New research suggests that pollution from traffic can ‘reprogram’ genes in the womb, increasing the risk for asthma. The study is the first to link pollution to genetic changes, although researchers say that more studies are needed to confirm the findings.
The study, published in PLoS ONE Journal, looked at ACSL3, a gene expressed in the lung, and its association with asthma in children at or around age 5. The mothers’ exposure (while pregnant) to polycyclic aromatic hydrocarbons (PAHs) was recorded, and the umbilical cord blood from their children was examined for the modified gene.
“Our data support the concept that environmental exposures can interact with genes during key developmental periods to trigger disease onset later in life, and that tissues are being reprogrammed to become abnormal later.” – Dr Shuk-mei Ho, study leader and director of the Center for Environmental Genetics at the University of Cincinnati.
Researchers found a significant association between high levels of maternal PAH exposure and the chemical changes which control activation of the ACSL3 gene.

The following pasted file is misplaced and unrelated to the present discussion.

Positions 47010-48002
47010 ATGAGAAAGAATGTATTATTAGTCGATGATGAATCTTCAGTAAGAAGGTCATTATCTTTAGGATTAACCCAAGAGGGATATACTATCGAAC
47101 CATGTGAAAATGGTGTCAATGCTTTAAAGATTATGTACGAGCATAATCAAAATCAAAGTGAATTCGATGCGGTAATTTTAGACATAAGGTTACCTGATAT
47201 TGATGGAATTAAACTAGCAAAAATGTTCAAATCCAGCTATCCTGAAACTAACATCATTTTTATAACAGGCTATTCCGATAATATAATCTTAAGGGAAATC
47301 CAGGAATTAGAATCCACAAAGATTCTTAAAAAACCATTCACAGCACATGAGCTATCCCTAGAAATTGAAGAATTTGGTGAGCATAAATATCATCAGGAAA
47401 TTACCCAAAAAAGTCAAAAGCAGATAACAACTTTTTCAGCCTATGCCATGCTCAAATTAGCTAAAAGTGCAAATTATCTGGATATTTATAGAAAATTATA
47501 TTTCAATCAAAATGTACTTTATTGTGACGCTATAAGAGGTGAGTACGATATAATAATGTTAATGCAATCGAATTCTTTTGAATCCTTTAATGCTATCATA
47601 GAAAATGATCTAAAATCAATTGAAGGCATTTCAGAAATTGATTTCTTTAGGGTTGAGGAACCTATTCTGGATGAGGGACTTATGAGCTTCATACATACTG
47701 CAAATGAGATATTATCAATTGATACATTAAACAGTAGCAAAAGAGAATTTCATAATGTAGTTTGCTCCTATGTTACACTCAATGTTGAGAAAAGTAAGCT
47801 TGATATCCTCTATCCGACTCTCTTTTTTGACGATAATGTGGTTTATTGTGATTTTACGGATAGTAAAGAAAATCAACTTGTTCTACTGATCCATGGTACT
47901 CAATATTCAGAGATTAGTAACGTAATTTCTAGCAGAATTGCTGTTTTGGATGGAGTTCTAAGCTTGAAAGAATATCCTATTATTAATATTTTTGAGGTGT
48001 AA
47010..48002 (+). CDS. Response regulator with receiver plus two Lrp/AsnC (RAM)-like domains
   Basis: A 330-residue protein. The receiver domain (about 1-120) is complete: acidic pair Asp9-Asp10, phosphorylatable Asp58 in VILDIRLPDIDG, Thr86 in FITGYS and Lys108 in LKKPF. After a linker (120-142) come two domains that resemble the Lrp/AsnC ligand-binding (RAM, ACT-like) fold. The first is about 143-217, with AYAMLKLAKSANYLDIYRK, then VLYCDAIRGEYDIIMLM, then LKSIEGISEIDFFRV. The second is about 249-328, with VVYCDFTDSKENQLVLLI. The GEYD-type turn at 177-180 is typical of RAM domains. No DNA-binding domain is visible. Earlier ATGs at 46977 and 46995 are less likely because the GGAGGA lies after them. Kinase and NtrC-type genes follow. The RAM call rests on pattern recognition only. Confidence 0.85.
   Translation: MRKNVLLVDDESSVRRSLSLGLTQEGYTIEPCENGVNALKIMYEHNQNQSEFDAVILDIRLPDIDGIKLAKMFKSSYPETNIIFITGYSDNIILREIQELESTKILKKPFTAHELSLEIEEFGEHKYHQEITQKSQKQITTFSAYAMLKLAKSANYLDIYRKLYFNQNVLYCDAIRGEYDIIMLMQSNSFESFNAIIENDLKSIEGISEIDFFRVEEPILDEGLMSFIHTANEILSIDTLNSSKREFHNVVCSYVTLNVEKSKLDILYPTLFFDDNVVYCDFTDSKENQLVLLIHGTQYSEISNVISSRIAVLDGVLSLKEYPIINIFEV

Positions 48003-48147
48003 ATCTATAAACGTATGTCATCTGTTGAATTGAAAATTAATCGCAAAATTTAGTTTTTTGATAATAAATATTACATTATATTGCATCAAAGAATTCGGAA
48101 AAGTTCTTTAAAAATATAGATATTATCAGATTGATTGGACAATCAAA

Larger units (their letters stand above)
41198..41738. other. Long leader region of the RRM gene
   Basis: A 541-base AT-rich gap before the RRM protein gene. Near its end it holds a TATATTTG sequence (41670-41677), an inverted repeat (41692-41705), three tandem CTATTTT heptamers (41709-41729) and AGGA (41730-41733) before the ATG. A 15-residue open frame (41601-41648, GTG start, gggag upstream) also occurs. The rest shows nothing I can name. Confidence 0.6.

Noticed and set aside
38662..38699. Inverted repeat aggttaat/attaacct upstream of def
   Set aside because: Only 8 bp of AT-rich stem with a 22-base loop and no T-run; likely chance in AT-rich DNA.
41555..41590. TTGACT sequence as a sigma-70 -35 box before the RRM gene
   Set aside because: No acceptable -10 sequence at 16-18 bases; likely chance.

“We know that children living in polluted areas have a higher incidence of asthma but what we didn’t know was it was affecting a gene.” – Dr Keith Prowse, VP, British Lung Foundation
Early detection of the modified gene may help to prevent asthma, which strikes as many as 25% of children in high traffic pollution areas.
“We don’t yet know whether air pollution can actually cause asthma and although this study is very interesting, further research is needed before we can say for sure. We do know however that pollution triggers symptoms in two thirds of people with asthma, and many say that a reduction in air pollution would make the single biggest difference to their quality of life.” – Dr Elaine Vickers, Asthma UK
Image: oxyboricua at Flickr under Creative Commons
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